The face of this tower, once pink, is now a rainwater-stained, fungus-licked grey, although veins of primordial pink show wherever the roofing has protected the walls from the monsoon rains. Every flat has iron grilles on the windows:...

About the Author-
  • ARAVIND ADIGA was born in Madras in 1974 and was raised in Australia. He studied at Columbia and Oxford Universities. A former correspondent in India for Time magazine, his articles have also appeared in such publications as the Financial Times, the Independent, and the Sunday Times. He lives in Mumbai.

Reviews-
  • Publisher's Weekly

    July 25, 2011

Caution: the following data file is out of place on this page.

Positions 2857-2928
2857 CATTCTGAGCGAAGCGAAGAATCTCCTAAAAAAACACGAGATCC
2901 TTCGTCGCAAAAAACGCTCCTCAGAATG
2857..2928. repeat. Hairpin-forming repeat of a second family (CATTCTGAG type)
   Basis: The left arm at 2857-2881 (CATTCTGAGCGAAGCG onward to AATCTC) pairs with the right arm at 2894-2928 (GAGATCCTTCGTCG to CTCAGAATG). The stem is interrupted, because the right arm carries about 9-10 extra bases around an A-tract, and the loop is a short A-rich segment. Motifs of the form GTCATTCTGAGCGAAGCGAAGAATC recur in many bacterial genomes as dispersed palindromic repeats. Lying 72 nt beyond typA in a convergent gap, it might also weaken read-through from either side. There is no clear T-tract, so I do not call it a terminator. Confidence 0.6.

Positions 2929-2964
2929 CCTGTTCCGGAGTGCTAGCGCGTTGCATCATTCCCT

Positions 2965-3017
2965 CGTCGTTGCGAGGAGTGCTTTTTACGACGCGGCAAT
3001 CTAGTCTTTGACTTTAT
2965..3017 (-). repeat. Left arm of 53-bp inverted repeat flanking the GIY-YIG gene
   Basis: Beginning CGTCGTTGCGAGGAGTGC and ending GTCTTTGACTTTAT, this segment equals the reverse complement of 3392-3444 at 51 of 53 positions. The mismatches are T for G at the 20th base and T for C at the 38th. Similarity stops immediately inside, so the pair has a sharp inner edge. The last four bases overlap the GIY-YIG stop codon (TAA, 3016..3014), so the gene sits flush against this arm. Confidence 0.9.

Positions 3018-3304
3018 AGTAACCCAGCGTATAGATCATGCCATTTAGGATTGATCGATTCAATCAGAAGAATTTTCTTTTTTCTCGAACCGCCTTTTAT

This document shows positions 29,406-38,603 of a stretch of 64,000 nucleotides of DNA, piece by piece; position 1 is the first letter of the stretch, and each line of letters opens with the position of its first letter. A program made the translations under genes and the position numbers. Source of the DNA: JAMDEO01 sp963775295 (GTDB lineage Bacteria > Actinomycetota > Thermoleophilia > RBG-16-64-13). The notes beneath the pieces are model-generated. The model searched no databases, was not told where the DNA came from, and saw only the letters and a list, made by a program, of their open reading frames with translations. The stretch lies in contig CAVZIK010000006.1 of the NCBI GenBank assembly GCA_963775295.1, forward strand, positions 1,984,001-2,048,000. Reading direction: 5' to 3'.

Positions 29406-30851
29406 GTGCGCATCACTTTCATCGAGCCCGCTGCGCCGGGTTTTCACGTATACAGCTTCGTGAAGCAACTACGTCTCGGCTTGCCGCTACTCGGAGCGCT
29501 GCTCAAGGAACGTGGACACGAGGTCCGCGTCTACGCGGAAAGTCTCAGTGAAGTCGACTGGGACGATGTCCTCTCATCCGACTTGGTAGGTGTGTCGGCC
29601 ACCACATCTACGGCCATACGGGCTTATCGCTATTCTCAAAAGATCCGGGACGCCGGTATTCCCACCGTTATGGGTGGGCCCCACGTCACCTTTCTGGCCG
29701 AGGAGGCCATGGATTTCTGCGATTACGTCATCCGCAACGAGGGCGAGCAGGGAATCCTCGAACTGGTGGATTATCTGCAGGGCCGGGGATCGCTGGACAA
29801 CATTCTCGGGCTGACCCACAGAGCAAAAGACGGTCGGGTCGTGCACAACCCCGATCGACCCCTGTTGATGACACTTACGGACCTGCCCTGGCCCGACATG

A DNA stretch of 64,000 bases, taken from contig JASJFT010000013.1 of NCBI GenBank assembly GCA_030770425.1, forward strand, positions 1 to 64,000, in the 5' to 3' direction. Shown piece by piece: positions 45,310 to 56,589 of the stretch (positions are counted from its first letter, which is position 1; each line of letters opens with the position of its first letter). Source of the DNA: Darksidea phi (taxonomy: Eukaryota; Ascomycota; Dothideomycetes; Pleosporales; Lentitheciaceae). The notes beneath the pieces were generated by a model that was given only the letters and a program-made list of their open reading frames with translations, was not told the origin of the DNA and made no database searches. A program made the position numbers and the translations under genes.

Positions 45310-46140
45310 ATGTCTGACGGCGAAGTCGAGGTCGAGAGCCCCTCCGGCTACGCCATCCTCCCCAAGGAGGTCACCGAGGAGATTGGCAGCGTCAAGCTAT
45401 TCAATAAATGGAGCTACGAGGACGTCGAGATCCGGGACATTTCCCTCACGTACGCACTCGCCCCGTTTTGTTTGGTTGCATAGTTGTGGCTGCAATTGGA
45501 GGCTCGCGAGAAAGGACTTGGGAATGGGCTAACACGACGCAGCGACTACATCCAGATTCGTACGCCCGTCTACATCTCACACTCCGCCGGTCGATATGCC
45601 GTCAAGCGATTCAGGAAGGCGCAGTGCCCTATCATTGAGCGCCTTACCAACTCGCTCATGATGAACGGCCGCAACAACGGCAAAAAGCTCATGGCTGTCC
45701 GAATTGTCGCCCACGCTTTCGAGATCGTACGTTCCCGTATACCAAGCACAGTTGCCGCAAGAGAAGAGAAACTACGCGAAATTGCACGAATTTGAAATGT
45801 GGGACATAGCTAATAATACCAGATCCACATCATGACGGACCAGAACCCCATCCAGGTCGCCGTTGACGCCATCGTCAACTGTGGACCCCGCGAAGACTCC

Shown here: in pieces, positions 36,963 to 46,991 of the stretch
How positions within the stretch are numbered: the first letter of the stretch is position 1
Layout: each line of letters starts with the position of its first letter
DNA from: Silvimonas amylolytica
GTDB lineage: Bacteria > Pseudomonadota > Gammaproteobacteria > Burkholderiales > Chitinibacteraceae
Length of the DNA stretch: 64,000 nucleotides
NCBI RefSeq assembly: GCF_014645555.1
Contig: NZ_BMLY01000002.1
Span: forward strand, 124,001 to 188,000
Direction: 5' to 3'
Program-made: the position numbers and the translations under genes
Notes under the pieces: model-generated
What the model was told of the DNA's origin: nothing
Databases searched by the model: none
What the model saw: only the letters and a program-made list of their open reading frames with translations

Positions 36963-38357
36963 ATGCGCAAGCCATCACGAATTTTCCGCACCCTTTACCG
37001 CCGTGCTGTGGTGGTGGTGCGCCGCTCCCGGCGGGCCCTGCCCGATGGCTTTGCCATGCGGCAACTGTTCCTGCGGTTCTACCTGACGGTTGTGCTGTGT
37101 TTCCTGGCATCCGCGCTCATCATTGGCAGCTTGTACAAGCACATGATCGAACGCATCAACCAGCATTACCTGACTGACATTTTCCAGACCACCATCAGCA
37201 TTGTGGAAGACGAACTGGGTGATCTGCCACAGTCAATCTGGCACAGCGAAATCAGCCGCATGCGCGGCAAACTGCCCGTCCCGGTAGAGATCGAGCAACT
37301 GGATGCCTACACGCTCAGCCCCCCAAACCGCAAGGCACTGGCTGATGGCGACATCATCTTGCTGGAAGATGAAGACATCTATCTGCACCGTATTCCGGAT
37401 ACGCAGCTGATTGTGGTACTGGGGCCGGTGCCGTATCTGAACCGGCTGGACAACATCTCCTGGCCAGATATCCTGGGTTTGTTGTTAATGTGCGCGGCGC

When Mumbai was still Bombay, the apartment building became the new village, inhabitants growing up and old together, intertwined in one another's rhythms and needs. Tower A of the Vishram Society is one such building—both a character and the setting in this highly allegorical yet riveting novel, Adiga's first since winning the Man Booker Prize for The White Tiger. Here, Hindus, Christians, Muslims and Communists have lived together for decades, finding recent common ground in their suspicions about the new "modern" single girl in 3B. But when a developer offers each resident an astronomical sum to move out so that he might build a luxury condo, greed threatens to destroy the community. But one holdout, the teacher Mr. Masterji, is determined that knowledge and principle will protect him. Though occasionally overwritten ("The hypodermic needle of the outside world had bent at his epidermis and never penetrated"), Adiga is a master of pacing. The momentum builds as Masterji's neighbors become consumed by money, allowing Adiga to show his characters grappling with circumstances, and enduring difficult changes of heart. Adiga takes a harsh look at Mumbai's new wealth, but his characters are more than archetypes. Though the allure of capitalism has won them over, the inhabitants of Tower A are at the mercy of the rich as much as their neighbor, the teacher, is at the mercy of them.